[Thoughts on the Table – 88] Chinotto – The Other Way of Drinking Dark


This episode is dedicated to the soft drink Chinotto and it’s unusual in that, for once, I am not in the company of a guest (although I’d like to think that I still have a guest: you, the listener!)

In this episode, I try to break down Chinotto – from my memory of sipping it for the first time, to its presence while I was growing up in Italy, to the origin of its name, its flavor, and especially of its bitterness!

BTW, I’d really like to know… What is your experience with Chinotto? Have you tasted it? Do you love it as I do? Do you think it might not be as bitter as you remember it?

Paolo Rigiroli

Author: Paolo Rigiroli

Now based in the UK, Paolo is an Italian who lived in Canada for nearly 18 years and blogs about Italian food and its many aberrations.

2 thoughts on “[Thoughts on the Table – 88] Chinotto – The Other Way of Drinking Dark”

  1. My first awareness of Chinotto was in Helena Attlee’s charming book “The Land Where Lemons Grow”, where there is a whole chapter on the citrus tree. She describes its centuries-long cultivation in Liguria, its uses, and the introduction of the bitter-sweet soft drink in the 1930s. After a devastating freeze in the 1950s, growers and makers switched to the fruits of a different tree, one I knew as a specimen at our local botanical garden in Tucson.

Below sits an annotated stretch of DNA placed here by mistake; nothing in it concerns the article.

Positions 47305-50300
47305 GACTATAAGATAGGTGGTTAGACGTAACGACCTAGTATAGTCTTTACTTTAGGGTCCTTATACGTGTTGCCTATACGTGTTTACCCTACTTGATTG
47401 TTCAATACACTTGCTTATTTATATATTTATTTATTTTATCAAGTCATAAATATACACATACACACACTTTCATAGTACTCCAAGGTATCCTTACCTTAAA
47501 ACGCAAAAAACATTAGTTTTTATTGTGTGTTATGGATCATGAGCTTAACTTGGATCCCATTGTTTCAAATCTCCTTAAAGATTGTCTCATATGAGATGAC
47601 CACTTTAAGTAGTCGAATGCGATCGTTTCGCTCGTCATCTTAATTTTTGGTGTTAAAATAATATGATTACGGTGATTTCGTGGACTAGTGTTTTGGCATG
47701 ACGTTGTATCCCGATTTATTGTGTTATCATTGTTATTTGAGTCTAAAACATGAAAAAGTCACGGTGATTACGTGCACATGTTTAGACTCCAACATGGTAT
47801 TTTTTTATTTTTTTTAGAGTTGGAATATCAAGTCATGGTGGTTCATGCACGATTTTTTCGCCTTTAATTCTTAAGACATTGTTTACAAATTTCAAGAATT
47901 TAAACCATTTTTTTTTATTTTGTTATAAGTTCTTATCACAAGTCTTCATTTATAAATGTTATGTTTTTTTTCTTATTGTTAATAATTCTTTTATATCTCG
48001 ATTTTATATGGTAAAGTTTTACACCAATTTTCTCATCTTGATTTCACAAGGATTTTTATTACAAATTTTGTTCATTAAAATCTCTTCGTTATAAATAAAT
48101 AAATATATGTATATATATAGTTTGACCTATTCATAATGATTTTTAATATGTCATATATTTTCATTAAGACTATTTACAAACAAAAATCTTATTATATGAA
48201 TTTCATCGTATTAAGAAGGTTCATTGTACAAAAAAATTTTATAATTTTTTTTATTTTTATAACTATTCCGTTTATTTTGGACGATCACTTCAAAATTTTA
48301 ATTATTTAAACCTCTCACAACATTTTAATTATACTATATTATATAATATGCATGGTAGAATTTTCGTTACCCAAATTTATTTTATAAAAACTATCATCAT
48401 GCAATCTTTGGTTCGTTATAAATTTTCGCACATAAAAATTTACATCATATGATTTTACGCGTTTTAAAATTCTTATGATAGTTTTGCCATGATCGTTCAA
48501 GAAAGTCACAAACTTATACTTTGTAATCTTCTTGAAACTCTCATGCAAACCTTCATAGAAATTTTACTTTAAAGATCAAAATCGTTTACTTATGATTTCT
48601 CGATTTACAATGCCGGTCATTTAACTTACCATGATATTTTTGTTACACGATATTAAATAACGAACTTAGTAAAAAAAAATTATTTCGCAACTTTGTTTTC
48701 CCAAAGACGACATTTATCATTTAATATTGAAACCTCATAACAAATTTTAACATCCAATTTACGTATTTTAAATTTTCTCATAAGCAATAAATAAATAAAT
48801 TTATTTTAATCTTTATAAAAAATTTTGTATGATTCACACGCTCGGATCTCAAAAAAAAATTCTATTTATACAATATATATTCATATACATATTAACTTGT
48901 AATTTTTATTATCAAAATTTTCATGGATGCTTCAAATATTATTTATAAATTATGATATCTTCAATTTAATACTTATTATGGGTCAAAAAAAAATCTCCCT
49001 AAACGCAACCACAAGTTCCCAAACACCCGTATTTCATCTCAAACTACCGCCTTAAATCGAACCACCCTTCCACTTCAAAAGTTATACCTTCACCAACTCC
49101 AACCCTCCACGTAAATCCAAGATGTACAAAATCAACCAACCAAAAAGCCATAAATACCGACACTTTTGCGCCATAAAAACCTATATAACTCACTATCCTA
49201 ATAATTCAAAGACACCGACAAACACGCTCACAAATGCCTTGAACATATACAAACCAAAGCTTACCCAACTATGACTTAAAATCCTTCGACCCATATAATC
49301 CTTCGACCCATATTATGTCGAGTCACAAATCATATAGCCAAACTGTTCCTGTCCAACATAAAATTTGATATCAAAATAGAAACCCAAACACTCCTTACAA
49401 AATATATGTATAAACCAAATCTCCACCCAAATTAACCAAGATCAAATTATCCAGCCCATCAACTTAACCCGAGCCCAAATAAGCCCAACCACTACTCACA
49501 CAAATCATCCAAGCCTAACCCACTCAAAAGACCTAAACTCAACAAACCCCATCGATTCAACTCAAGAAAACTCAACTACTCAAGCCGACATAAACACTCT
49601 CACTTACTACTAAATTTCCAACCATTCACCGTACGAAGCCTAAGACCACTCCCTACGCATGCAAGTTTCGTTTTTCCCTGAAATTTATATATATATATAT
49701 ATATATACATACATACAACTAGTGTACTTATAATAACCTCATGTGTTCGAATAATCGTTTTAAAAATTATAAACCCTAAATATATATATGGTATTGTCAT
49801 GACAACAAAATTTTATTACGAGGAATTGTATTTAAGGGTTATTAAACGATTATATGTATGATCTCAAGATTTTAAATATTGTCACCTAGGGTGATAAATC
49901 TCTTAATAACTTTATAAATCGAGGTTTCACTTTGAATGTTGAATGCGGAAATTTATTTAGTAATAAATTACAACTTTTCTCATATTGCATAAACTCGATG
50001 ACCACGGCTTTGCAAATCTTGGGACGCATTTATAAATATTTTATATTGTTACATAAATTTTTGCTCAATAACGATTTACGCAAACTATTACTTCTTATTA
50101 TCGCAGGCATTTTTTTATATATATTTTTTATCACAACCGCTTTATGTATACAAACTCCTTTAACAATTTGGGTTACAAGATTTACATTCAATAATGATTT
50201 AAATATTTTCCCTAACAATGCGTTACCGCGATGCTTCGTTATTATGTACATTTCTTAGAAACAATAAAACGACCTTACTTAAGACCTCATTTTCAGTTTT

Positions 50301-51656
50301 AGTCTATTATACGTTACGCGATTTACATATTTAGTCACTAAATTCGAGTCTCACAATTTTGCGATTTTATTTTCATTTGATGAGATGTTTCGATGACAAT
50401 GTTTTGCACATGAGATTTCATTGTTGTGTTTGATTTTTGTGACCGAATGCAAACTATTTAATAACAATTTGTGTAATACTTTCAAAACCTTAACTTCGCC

This fixed it in my memory. I like bitter herbal digestivi, so when I saw Chinotto in a salumeria fridge in Ortigia a couple of years ago, I had to try one. I was hooked. I never drink soda, but for the next several weeks, this was my (midday) beverage of choice whenever I saw it for sale. If I were to attempt a citrus tree in my garden, it might just be Citrus aurantium var. myrtifolia (with the hope that it is tougher than the potted lime tree I fuss over all year round). Loved this podcast!

    1. Thanks so much, Mark! This complements my research with a much-needed note on the introduction of this drink to the market. You’re absolutely right that if you like bitter “digestive” liqueurs (amari, in Italian), you probably also appreciate Chinotto a great deal. Thanks so much for listening and for the feedback!

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